BACKGROUND: The links between depression and increased mortality risk in older persons may depend on the severity of the depressive disorder and on gender. AIM: To investigate the links between severe and 'mild' depressive syndromes and excess mortality in elderly men and women, living in their own homes. METHOD: Depression (GMS-AGECAT) was assessed in 4051 older persons. After a period of six years we checked the official death registers to find out how many of theses persons had died. The mortality risk for neurotic and psychotic depression was calculated after adjustment for demographic variables, physical illness, cognitive decline and functional disabilities. RESULTS: At the six-year follow-up 75% of the men and 41% of the women with psychotic (severe) depression were found to have died. In both men and women psychotic depression was associated with significantly higher-than-normal mortality. Neurotic (mild) depression was associated with a 1.67-fold higher mortality risk in men only. CONCLUSIONS: In the elderly, severe depressive syndromes increase the risk of death in both men and women, whereas mild depression increases the risk of death only in men.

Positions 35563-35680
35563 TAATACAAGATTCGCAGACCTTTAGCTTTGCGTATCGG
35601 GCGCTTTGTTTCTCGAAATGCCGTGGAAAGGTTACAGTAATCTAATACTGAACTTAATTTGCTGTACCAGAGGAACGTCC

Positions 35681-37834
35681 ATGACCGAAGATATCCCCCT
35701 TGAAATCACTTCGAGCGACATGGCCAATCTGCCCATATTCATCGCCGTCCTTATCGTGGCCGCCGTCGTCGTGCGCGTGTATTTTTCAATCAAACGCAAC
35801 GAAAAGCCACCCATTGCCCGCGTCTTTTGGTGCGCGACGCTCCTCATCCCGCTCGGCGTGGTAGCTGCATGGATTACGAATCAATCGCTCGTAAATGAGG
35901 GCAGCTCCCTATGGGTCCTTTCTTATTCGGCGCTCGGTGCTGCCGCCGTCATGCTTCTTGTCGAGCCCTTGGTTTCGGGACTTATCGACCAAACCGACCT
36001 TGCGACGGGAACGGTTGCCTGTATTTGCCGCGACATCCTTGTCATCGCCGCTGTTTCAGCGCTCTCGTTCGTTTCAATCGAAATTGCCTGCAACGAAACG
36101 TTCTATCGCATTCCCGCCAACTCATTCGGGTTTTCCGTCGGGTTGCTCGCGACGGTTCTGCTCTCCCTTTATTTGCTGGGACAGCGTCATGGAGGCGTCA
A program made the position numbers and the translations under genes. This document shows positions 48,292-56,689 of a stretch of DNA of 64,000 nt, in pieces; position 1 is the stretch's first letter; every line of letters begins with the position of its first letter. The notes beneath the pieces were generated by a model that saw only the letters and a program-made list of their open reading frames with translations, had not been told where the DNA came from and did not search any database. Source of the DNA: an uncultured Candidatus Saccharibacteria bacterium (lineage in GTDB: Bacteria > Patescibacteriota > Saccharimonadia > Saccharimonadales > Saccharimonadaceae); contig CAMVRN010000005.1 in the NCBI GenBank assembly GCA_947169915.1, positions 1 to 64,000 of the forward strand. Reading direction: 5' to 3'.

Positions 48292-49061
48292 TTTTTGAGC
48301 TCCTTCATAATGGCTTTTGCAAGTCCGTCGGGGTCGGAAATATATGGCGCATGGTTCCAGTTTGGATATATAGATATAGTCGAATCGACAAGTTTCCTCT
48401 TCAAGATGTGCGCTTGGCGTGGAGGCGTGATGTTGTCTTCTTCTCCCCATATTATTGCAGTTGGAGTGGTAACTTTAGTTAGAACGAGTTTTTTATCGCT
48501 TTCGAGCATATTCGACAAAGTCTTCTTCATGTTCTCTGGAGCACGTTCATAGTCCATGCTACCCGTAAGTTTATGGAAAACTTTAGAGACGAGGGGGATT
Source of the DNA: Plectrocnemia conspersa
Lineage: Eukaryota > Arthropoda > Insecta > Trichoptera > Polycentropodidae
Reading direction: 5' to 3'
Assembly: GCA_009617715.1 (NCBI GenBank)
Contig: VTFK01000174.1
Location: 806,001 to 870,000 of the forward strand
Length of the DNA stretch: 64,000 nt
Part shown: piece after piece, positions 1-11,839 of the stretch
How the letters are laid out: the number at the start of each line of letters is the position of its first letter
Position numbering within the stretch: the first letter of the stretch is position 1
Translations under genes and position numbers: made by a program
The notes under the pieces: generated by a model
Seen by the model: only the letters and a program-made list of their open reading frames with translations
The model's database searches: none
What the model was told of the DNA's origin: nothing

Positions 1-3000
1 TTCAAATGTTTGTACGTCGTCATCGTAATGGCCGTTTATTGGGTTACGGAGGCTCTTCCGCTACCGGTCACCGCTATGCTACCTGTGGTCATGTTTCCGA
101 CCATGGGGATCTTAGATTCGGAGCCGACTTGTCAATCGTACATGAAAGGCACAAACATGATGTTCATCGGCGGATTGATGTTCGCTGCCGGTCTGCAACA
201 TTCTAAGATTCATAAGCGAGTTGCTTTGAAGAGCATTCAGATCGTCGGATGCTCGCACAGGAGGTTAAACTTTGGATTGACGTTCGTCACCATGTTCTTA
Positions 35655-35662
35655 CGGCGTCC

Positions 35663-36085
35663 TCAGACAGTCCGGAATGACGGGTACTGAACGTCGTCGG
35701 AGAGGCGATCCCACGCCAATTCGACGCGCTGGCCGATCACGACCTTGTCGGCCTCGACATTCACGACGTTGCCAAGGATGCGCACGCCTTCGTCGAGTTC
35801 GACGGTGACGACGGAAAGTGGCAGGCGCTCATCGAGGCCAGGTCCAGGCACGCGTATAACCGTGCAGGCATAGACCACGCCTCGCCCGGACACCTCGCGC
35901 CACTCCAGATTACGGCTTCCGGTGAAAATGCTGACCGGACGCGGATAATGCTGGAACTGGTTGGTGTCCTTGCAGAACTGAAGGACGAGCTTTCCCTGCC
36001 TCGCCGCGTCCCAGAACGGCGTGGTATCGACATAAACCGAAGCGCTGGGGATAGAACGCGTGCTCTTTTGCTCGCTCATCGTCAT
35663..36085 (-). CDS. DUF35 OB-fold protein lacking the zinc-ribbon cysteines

|Number of pages||15|
|Journal||Tijdschrift voor Psychiatrie|
|Publication status||Published - 15 Sep 2003|